Thursday, 25 September 2014

Creativity and Mind: Some Readings

Creativity has implications for people who study the human mind. I found three links from people and organizations who study mind-related sciences and creativity.

For photographer and psychologist Arthur Shimamura, creativity is understandable in terms of the formula I-SKE, which acknowledges the interrelationship between the artist's intention and the audience's sensation, knowledge and emotion.

Scott Barry Kaufman discusses research which suggests that creative people think in flat associations rather than hierarchical associations.

The American Psychological Association accepts artists and teachers of art as affiliate members of its division The Society for the Psychology of Aesthetics, Creativity and the Arts. As Erika Packard explains, "psychology has many applications in the arts--from music to visual and performing arts--as well as to the study of creativity."

An Internet image search on the words "creativity" and "mind" brings up all kinds of trippy images. [By Rp3082 (Own work) [CC-BY-SA-3.0 (], via Wikimedia Commons]

Wednesday, 10 September 2014

Woolf Knew All About the Agony of Creativity

The Young Woolf (Wikimedia Commons)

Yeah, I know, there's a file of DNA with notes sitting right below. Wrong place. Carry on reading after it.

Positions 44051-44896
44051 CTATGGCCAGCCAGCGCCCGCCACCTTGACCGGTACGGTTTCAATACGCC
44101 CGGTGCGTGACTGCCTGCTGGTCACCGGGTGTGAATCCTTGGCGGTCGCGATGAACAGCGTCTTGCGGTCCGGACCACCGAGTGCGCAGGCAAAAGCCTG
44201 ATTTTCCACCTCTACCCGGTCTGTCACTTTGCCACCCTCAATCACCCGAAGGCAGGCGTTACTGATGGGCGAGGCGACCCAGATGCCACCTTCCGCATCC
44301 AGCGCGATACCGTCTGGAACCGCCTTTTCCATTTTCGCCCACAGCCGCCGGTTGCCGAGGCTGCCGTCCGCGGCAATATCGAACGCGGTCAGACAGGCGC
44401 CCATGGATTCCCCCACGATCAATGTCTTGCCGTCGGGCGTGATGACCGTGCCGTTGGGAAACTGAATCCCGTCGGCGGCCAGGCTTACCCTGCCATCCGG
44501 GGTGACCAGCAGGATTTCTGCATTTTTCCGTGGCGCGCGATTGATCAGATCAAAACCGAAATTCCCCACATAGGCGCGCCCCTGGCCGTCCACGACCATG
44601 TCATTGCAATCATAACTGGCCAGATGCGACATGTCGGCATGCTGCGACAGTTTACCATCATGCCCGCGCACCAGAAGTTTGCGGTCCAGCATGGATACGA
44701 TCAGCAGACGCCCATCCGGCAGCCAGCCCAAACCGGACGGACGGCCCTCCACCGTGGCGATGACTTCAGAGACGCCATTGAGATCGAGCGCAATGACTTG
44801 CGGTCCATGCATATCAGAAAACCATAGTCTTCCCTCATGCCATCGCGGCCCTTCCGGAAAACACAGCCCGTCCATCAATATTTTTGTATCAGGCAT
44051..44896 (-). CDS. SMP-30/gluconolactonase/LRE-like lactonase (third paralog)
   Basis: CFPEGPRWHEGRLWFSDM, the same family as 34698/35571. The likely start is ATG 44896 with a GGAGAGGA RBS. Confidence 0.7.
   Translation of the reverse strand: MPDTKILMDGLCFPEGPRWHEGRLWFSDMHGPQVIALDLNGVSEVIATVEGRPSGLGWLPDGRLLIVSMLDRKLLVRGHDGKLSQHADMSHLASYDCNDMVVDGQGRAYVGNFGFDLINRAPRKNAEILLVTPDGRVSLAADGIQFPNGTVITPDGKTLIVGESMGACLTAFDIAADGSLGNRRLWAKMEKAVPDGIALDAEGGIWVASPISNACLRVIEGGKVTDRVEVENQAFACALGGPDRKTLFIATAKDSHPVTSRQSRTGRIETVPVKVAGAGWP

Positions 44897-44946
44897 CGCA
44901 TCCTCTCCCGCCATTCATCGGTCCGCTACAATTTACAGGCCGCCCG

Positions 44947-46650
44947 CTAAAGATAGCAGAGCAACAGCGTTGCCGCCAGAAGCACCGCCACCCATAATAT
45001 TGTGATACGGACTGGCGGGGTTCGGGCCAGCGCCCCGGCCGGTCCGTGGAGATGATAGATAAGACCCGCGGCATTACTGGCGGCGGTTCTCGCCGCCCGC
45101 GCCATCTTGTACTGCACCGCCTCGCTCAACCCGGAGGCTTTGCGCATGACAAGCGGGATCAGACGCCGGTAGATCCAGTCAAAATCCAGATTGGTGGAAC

Virginia Woolf was prolific not because she could sidestep the anguish of writing but because she did so much writing that she experienced it.

In her pseudobiography Orlando, Woolf describes what the title character inevitably experiences once he decides to be a writer:

Anyone moderately familiar with the rigours of composition will not need to be told the story in detail; how he wrote and it seemed good; read and it seemed vile; corrected and tore up; cut out; put in; was in ecstasy; in despair; had his good nights and bad mornings; snatched at ideas and lost them; saw his book plain before him and it vanished; acted his people's parts as he ate; mouthed them as he walked; now cried; now laughed; vacillated between this style and that; now preferred the heroic and the pompous; next the plain and simple; now the vales of Tempe; then the fields of Kent or Cornwall; and could not decide whether he was the divinest genius or the greatest fool in the world.